RSVP and questions: Alex Morgan, alex.morgan@sierraclub.org

The Clean Jobs Forum is organized by the Clean Power Lake County Campaign, a grassroots coalition of community, faith and environmental groups dedicated to building a healthy, clean energy future for Lake County.

Lake County Lawmakers Lead Fight Against Climate Change

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[Photo by Worradmu/Freedigitalphotos.net]

Six state assembly members from Lake County were among 53 members of the Illinois House and Senate who last month urged the EPA to set strong limits on carbon pollution from existing power plants, and who pledged support for the Environmental Protection Agency’s Clean Power Plan.

“The EPA limits other dangerous pollutants such as mercury, arsenic, smog and soot pollution from power plants; it is time to do the same for carbon pollution,” said the December 1, 2014, letter to Gina McCarthy, head of the EPA.

The six Lake County officials who signed the letter are:

  • State Senator Julie Morrison, Senate District 29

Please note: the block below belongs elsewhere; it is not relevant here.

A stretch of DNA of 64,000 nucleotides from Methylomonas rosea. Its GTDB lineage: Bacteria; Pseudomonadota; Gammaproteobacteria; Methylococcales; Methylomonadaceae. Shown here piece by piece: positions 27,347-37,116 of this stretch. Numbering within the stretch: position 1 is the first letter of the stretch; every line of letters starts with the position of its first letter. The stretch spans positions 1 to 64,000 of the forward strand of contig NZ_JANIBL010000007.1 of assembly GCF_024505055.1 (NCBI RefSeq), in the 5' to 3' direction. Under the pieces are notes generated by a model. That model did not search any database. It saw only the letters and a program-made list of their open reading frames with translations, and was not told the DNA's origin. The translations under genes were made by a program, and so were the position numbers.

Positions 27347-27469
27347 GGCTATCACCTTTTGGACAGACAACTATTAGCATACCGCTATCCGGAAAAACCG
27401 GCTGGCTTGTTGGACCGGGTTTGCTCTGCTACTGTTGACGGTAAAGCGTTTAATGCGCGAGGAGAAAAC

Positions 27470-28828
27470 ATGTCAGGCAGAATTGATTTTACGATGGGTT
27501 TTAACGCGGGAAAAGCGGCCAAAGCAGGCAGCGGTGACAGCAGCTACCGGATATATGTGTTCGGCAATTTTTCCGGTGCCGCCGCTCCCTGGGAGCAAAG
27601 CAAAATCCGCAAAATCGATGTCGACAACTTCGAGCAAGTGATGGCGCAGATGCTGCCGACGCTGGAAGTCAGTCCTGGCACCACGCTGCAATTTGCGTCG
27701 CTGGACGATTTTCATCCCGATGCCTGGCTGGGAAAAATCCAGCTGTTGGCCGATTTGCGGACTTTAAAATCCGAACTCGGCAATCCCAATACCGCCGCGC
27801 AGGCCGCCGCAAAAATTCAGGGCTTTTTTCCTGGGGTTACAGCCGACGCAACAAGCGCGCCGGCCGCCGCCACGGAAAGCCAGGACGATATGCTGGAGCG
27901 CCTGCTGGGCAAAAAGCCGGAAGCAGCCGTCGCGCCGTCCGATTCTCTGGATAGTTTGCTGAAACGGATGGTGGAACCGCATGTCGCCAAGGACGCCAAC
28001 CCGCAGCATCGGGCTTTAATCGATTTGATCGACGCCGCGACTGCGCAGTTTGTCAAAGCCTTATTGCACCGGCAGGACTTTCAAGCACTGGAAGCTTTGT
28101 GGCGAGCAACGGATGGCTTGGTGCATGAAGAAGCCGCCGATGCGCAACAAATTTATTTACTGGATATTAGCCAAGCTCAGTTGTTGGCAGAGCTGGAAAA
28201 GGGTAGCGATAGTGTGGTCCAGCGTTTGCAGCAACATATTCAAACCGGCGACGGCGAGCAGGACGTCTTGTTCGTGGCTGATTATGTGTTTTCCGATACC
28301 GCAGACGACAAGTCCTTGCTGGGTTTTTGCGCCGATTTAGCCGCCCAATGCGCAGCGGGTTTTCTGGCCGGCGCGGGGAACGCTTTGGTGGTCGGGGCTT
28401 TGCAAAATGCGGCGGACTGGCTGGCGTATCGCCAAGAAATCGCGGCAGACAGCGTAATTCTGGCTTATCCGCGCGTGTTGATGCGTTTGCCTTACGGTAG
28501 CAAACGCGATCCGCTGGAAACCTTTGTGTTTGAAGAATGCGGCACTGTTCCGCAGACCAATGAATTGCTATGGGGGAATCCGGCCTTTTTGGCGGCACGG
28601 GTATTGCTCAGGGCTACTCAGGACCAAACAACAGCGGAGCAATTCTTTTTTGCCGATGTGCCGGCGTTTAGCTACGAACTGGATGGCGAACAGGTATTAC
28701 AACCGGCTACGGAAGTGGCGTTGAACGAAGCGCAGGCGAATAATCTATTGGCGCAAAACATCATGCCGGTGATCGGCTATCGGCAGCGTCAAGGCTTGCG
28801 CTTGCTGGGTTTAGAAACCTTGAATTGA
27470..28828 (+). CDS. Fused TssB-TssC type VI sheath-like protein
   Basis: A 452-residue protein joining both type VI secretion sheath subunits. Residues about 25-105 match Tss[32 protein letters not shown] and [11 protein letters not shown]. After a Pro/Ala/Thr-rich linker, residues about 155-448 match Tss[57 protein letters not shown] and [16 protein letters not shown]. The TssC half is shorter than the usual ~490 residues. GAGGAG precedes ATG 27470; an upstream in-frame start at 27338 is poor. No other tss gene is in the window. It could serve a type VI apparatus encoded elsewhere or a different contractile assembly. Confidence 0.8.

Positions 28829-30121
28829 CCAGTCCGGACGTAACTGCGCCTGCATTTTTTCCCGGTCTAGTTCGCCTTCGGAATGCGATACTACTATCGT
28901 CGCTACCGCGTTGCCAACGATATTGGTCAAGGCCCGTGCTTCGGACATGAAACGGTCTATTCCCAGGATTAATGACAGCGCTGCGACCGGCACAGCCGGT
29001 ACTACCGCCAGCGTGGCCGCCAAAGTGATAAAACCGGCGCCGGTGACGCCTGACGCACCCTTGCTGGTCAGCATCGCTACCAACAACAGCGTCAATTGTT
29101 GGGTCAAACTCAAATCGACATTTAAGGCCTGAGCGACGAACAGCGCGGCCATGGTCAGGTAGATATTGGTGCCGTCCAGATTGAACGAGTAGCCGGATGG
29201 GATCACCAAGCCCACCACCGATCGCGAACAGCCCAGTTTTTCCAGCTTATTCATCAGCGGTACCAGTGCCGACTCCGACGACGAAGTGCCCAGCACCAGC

• State Senator Melinda Bush, Senate District 31
  • State Representative Elaine Nekritz, Assistant Majority Leader, House District 57
  • State Representative Scott Drury, House District 58
  • State Representative Carol Sente, House District 59
  • State Representative Sam Yingling, House District 62

Tony Award-winning director and Illinois native Anna Shapiro recently narrated a video thanking Illinois lawmakers for leading the fight against climate change—and helping make Illinois a leader in clean energy policy.

Here are some ways in which Illinois is well-positioned to meet the challenge of reducing carbon pollution:

  • Illinois led the nation in the number of communities using renewable energy between 2008 and 2012.
  • Energy efficiency investments have saved Illinois consumers roughly $1 billion since 2008.
  • More than 96,000 Illinoisans currently are employed across the state in clean energy jobs, according to a recent survey by the Clean Energy Trust. That number is roughly equal to the size of the state’s real estate and accounting industries—and it is expected to grow 9 percent this year.

The EPA is slated to finalize new carbon pollution standards by June 2015.